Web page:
I’d recommend the film because it’s truly disorienting. And while the first forty minutes are pretty bland, by the end I was totally engrossed. The film also holds up surprisingly well for being from the 90’s. You get the occasional gray brick cellphone or XL sweater but we can forgive that.
There’s a great sequence when Joe is trying to meet up with one of Dell’s partners at a carousel. It’s a direct homage to a great scene in possibly my favorite Hitchcock film Strangers On A Train. The carousel makes for a very creepy and surprisingly tense setting. More movies should use it.
Apparently David Mamet has undergone a serious political conversion over the past few years. It all started with a rant he published against liberalism in the Village Voice and now he’s gone on to become an extreme conservative. Weird right?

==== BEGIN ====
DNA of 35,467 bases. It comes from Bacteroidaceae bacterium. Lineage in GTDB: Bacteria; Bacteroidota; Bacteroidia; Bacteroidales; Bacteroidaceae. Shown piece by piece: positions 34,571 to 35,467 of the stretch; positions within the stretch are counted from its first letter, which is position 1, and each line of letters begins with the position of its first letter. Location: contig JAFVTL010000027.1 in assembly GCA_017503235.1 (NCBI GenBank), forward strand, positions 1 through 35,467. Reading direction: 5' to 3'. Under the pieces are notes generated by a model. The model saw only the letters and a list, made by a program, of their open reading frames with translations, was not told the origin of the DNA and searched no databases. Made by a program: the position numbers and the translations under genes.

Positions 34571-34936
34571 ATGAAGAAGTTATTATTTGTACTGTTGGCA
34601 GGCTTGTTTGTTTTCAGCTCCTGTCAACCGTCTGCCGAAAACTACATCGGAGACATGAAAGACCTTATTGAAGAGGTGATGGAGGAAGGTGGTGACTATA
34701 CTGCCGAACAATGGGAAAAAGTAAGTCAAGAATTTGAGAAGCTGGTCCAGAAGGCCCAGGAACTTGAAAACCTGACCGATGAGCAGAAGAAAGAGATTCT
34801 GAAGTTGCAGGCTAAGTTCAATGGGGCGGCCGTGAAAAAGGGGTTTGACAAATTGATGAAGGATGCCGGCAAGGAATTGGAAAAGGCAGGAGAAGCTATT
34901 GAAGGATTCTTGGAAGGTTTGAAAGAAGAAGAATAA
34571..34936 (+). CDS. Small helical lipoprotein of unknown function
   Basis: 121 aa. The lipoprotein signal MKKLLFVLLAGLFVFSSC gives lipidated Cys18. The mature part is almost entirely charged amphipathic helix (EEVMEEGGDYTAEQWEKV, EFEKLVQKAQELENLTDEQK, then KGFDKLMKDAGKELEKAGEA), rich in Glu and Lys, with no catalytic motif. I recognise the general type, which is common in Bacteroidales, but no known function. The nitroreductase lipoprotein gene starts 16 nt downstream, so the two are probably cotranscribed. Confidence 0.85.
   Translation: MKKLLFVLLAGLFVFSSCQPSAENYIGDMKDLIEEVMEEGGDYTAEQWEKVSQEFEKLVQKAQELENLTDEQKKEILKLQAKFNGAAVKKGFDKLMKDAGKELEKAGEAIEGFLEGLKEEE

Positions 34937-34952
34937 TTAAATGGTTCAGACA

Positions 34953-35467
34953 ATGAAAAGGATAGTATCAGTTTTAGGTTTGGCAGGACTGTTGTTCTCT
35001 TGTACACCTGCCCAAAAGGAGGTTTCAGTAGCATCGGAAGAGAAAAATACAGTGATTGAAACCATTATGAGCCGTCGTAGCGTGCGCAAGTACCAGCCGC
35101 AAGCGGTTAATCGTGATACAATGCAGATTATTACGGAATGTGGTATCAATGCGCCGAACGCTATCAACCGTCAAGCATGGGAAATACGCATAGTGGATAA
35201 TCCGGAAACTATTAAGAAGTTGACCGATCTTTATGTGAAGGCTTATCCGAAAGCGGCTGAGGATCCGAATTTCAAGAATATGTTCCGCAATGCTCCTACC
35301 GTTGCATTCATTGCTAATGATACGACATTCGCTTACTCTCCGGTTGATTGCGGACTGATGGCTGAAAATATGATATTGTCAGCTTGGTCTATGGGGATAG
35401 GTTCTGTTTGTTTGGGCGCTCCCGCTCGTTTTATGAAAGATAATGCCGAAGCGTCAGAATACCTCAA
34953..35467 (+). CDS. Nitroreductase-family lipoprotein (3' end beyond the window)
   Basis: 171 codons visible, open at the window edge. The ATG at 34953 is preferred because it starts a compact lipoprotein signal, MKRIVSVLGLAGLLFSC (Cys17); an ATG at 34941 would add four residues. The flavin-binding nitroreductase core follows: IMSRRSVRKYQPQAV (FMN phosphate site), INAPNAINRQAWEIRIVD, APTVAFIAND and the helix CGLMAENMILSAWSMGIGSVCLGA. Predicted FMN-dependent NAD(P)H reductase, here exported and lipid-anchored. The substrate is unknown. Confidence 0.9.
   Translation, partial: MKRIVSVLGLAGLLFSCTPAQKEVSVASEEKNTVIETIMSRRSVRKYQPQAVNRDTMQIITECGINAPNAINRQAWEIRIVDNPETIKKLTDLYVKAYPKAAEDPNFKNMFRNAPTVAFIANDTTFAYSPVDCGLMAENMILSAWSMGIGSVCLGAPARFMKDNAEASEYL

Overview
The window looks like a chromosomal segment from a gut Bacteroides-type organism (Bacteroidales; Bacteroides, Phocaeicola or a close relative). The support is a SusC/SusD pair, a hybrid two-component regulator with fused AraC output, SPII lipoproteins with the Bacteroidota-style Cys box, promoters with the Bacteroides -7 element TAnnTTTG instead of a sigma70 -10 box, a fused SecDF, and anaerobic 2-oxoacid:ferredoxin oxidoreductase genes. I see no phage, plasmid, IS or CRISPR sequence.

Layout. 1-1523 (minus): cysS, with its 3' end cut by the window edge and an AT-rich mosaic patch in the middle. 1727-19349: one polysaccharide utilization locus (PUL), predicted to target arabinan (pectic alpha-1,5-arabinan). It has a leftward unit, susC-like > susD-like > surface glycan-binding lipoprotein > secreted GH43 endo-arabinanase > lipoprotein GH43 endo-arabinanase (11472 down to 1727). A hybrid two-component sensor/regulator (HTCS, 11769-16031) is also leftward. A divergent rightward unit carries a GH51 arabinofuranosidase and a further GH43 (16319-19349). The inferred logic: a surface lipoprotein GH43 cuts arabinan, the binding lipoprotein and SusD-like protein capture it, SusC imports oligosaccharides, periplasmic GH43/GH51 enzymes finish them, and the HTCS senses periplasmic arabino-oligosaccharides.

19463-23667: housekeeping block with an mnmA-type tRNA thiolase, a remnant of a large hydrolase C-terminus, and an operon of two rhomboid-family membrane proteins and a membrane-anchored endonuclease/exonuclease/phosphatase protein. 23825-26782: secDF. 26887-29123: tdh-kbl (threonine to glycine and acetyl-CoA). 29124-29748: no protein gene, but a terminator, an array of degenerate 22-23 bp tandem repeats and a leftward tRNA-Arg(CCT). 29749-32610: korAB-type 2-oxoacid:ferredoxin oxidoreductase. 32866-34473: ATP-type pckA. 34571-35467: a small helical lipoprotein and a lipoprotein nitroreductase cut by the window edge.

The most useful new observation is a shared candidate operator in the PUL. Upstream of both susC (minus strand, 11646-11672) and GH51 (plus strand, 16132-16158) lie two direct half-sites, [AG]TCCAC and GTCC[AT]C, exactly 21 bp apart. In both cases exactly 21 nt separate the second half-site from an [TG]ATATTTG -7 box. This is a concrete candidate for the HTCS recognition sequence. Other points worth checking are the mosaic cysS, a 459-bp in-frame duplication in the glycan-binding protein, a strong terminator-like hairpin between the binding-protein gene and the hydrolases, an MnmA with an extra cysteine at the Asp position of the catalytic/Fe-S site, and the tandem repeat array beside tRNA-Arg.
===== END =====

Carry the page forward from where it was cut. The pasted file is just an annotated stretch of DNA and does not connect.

And because I know you’re just dying for more of my personal history, I’ll tell you that seeing Steve Martin play a straight role reminded me of the time when I was ten years old and my dad rented the film Novocaine for my brother and I. He thought it would be a hilarious romp akin to The Jerk or Planes, Trains, and Automobiles. Instead Steve Martin is doing coke and having slow motion sex with Helena Bonham Carter twenty minutes in. Try watching Cheaper by the Dozen after that.